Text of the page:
CRAIG CONLEY (Prof. Oddfellow) is recognized by Encarta as “America’s most creative and diligent scholar of letters, words and punctuation.” He has been called a “language fanatic” by Page Six gossip columnist Cindy Adams, a “cult hero” by Publisher’s Weekly, a “monk for the modern age” by George Parker, and “a true Renaissance man of the modern era, diving headfirst into comprehensive, open-minded study of realms obscured or merely obscure” by Clint Marsh. An eccentric scholar, Conley’s ideas are often decades ahead of their time. He invented the concept of the “virtual pet” in 1980, fifteen years before the debut of the popular “Tamagotchi” in Japan. His virtual pet, actually a rare flower, still thrives and has reached an incomprehensible size. Conley’s website is
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September 27, 2017

Miscellanies of Mr. Jonathan (permalink)

Jonathan Caws-Elwitt

unearths some literary gems.

From A Voyage of Consolation:


Brother Eusebius, when he found Demetrius in bed, also took it for granted that we had gone on ahead. He did not inquire, he said, because the virtue of taciturnity being denied to them in the exercise of their business, they always diligently cultivated it in private. My own conviction was that they were not on speaking terms.


"Perhaps I jump rather hastily to conclusions sometimes. It's a family trait. We get it through the Warwick-Howards on my mother's side."

"Then, of course, there can't be any objection to it."


A note of momma's occurs here to the effect that there is a great deal too much fine art in Italian hotels, with a reference to the fact that the one at Naples had the whole of Pompeii painted on the dining room walls. She considers this practice embarrassing to the public mind, which has no way of knowing whether to admire these things or not, though personally we boldly decided to scorn them all.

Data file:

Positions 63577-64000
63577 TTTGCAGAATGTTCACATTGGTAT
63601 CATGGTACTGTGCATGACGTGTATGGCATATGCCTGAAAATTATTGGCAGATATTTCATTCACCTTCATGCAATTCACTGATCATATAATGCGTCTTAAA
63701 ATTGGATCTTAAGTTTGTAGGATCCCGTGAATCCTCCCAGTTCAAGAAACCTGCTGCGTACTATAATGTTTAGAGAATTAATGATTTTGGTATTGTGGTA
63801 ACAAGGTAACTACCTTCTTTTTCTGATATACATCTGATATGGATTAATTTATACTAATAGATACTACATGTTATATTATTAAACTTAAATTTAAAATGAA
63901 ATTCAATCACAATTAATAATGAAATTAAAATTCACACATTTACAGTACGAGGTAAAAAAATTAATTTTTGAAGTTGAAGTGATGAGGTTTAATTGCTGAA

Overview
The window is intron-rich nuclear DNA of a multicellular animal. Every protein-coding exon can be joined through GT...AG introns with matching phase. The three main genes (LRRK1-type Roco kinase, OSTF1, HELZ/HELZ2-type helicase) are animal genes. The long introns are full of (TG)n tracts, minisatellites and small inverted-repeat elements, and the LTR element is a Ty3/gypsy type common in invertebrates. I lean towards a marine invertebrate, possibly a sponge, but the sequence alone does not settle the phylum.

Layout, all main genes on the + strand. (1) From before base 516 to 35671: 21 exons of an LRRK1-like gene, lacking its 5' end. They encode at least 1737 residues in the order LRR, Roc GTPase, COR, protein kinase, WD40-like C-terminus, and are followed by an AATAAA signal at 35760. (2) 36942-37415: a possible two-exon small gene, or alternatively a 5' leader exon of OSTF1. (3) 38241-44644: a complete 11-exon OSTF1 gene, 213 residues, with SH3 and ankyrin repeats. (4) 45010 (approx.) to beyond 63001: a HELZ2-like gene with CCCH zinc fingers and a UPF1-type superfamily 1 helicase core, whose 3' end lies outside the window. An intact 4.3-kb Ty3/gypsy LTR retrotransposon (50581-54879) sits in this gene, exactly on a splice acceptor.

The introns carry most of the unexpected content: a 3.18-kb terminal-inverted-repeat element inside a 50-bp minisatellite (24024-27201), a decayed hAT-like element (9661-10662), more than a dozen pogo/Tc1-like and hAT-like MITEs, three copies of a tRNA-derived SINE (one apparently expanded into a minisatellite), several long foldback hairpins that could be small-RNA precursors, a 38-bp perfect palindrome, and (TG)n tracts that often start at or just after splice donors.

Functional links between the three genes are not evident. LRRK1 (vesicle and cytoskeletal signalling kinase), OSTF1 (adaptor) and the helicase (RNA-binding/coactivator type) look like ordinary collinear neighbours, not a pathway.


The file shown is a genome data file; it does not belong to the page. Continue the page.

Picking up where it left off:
Dicky and I took it with the more moderate appreciation natural to our years, but it gave us the greatest pleasure to watch the simple and unrestrained delight of momma and poppa, and to revert, as it were, in their experience, to what our own enjoyment might have been had we been born when they were. "No express agents, no delivery carts, no baggage checks," murmured poppa, as our trunks glided up to the hotel steps, "but it gets there all the same." This was the keynote of his admiration--everything got there all the same. The surprise of it was repeated every time anything got there.


At this I opened my eyes inadvertently--nobody could help it--and saw the barometrical change in poppa's countenance. It went down twenty degrees with a run, and wore all the disgust of an hon. gentleman who has jumped to conclusions and found nothing to stand on.


I offered him sandwiches, but he seemed to prefer his moustache.


Leaving out the scenery--the Senator declares that nothing spoils a book of travels like scenery--the impressions of St. Moritz which remain with me have something of the quality, for me, of the illustrations in a French novel.


Mr. Malt declared himself so full of the picturesque already that he didn't know how he was going to hold another castle.